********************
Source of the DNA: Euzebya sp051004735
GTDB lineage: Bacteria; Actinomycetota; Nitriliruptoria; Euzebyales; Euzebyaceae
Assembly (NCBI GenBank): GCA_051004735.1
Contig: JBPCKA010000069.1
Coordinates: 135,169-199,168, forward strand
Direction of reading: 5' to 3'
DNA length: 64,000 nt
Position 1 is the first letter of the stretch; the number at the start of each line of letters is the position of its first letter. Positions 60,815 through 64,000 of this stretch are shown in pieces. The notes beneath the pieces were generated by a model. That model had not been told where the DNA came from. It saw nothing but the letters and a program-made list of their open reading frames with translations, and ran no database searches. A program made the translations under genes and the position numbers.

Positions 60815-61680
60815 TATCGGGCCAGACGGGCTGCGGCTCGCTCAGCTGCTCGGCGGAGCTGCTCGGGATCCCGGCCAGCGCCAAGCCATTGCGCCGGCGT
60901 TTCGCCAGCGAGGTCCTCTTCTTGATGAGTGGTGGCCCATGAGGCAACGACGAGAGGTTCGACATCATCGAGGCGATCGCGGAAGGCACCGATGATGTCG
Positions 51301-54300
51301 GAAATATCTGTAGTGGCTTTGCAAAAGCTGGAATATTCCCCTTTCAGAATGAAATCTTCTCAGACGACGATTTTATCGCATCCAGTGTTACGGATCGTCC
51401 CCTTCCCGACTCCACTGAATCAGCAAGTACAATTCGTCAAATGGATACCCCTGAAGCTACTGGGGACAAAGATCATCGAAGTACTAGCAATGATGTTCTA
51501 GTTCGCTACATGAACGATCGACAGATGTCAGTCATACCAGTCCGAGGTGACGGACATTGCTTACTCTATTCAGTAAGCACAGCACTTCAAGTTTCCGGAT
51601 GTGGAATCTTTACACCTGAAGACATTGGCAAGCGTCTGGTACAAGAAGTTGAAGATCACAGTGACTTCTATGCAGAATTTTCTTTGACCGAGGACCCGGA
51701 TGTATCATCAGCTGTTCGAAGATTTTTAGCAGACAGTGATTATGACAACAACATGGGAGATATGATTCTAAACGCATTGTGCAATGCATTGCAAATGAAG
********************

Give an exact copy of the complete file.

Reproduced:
Source of the DNA: Euzebya sp051004735
GTDB lineage: Bacteria; Actinomycetota; Nitriliruptoria; Euzebyales; Euzebyaceae
Assembly (NCBI GenBank): GCA_051004735.1
Contig: JBPCKA010000069.1
Coordinates: 135,169-199,168, forward strand
Direction of reading: 5' to 3'
DNA length: 64,000 nt
Position 1 is the first letter of the stretch; the number at the start of each line of letters is the position of its first letter. Positions 60,815 through 64,000 of this stretch are shown in pieces. The notes beneath the pieces were generated by a model. That model had not been told where the DNA came from. It saw nothing but the letters and a program-made list of their open reading frames with translations, and ran no database searches. A program made the translations under genes and the position numbers.

Positions 60815-61680
60815 TATCGGGCCAGACGGGCTGCGGCTCGCTCAGCTGCTCGGCGGAGCTGCTCGGGATCCCGGCCAGCGCCAAGCCATTGCGCCGGCGT
60901 TTCGCCAGCGAGGTCCTCTTCTTGATGAGTGGTGGCCCATGAGGCAACGACGAGAGGTTCGACATCATCGAGGCGATCGCGGAAGGCACCGATGATGTCG
Positions 51301-54300
51301 GAAATATCTGTAGTGGCTTTGCAAAAGCTGGAATATTCCCCTTTCAGAATGAAATCTTCTCAGACGACGATTTTATCGCATCCAGTGTTACGGATCGTCC
51401 CCTTCCCGACTCCACTGAATCAGCAAGTACAATTCGTCAAATGGATACCCCTGAAGCTACTGGGGACAAAGATCATCGAAGTACTAGCAATGATGTTCTA
51501 GTTCGCTACATGAACGATCGACAGATGTCAGTCATACCAGTCCGAGGTGACGGACATTGCTTACTCTATTCAGTAAGCACAGCACTTCAAGTTTCCGGAT
51601 GTGGAATCTTTACACCTGAAGACATTGGCAAGCGTCTGGTACAAGAAGTTGAAGATCACAGTGACTTCTATGCAGAATTTTCTTTGACCGAGGACCCGGA
51701 TGTATCATCAGCTGTTCGAAGATTTTTAGCAGACAGTGATTATGACAACAACATGGGAGATATGATTCTAAACGCATTGTGCAATGCATTGCAAATGAAG